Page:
Summer Newsletter, June 7, 2020, Volume 3
Members of the Hairspray Jr. Cast at the "March Against Discrimination"

Last year, ArtsVision students chose the production of Hairspray, Jr. as an artistic answer to racism in our community, especially after the death of Botham Jean. As a creative team, we had conversations with our parents, some of whom questioned whether this was an appropriate subject for students to tackle, at such a young age. The production of Hairspray allowed our students to address these issues and speak up about the injustices the see in our communities.

The play, Hairspray, was set in 1962. during the height of the civil rights movement. In this play, a young white girl (Tracy Turnblad) decided to stand up and say “no” and fought racism, hate, intolerance, and injustices she saw being waged against black students in her community.

In history, there were several instances showing young people standing up for injustice:
  • The Children’s March (1963) in Birmingham, Alabama where African American students marched, when their parents were not able to.
  • The Walkout in Crystal City, Texas, where Hispanic students stood up and fought for change in their community.

Young people have a voice and it is stronger than you can imagine, especially when we (adults) listen to their voice and support them.

ArtsVision, being a diverse youth arts organization, hit this wall artistically with the realization that this specific play did not have provisions for "open casting." That meant an African American girl could not play the part of Tracy Turnblad. So we had to cast African American students in the African American roles and the non-black students in the Caucasian roles. This led to several discussions about race in the 1960's, with several students asking "why it was like that." The students ended up having some real discussions surrounding race relations and the differences that seem to divide us.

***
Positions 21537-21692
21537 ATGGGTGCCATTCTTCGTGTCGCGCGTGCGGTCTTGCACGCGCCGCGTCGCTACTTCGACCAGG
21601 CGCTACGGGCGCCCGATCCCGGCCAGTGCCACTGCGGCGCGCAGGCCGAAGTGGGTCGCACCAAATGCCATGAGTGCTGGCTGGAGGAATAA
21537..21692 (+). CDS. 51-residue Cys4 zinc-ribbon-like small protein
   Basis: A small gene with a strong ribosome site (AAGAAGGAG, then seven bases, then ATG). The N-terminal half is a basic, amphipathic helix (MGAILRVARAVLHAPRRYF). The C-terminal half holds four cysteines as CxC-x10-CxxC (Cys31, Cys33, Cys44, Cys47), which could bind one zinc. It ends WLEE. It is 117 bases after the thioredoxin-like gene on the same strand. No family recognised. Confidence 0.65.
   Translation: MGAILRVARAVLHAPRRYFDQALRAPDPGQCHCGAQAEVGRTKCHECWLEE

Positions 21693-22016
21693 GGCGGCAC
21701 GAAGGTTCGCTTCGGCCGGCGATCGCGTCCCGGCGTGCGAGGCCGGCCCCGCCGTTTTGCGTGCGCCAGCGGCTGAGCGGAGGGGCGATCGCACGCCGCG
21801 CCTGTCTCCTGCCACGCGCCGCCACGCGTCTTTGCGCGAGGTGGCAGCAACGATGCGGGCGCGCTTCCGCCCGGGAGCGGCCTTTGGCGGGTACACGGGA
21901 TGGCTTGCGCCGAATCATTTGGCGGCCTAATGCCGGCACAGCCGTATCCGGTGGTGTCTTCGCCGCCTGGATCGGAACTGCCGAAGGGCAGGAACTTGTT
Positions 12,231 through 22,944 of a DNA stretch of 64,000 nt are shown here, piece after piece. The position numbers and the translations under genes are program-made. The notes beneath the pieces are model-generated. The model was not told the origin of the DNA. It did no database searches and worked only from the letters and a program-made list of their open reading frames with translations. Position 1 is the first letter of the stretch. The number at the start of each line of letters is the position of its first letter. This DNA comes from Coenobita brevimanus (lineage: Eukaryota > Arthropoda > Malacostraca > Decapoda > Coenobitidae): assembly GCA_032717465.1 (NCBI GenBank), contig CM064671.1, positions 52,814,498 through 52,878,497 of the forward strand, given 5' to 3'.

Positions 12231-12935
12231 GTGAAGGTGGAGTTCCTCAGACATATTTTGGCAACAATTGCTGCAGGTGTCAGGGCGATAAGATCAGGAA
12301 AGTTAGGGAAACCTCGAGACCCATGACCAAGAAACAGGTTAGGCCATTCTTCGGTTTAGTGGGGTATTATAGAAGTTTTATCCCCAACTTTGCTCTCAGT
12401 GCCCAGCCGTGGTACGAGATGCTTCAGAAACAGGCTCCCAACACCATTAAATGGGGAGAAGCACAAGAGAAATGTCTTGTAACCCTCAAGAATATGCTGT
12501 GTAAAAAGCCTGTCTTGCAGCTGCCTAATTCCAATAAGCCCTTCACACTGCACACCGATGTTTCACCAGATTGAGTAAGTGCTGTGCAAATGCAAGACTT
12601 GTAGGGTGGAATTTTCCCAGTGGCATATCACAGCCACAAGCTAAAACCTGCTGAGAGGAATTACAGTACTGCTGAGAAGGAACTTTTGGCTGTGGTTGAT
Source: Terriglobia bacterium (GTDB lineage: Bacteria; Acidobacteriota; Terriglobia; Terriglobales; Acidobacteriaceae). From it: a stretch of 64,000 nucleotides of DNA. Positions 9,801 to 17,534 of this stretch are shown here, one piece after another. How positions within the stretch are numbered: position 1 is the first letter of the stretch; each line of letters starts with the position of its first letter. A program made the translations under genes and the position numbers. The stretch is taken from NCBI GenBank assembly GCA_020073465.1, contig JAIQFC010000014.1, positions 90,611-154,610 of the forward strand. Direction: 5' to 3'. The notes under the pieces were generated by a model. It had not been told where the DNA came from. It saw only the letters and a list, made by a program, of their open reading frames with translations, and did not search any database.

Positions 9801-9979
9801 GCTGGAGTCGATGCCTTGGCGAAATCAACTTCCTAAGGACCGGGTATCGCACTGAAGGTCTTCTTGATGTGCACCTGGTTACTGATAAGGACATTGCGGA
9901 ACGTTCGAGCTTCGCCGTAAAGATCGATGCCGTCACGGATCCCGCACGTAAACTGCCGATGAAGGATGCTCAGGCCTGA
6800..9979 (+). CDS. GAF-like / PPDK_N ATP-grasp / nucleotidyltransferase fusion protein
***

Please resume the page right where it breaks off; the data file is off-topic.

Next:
I think last year's production allowed our students to grow in new and unique ways and our students made new and meaningful relationships, that might not have occurred. It is sad that in this day and time, over sixty years after the start of the Civil Rights Movement, we are still fighting the same battles of hate and racial intolerance.

Our hearts go out to the families of all who have perished at the hands of those who were supposed to "protect and serve." Our hearts and prayers go out to law enforcement who are on the front lines everyday and who are now targeted because of this unrest. Our hearts and prayers go out to those standing up for equality, tolerance, and justice. We, in the arts community, stand in solidarity against this inhumanity and will continue to speak truth through performance. 

This week, I had the privilege of viewing a video by 12 year old Keedron Bryant, who is in the same age range as most of our ArtsVision students. As an African American monther of sons and grandsons, as a sister of African American brothers - it touched my heart. The song, “I Just Wanna Live” (sung by Keedron and written by his mother, Johnnetta ) gently, but powerfully, speaks to something that many of us live every day.

I hope you will stand with us as we continue move forward, in love and art.
 Fran J. Anderson
Fran Jeffery Anderson
Artistic & Managing Director
12 Year old Keedron Bryant
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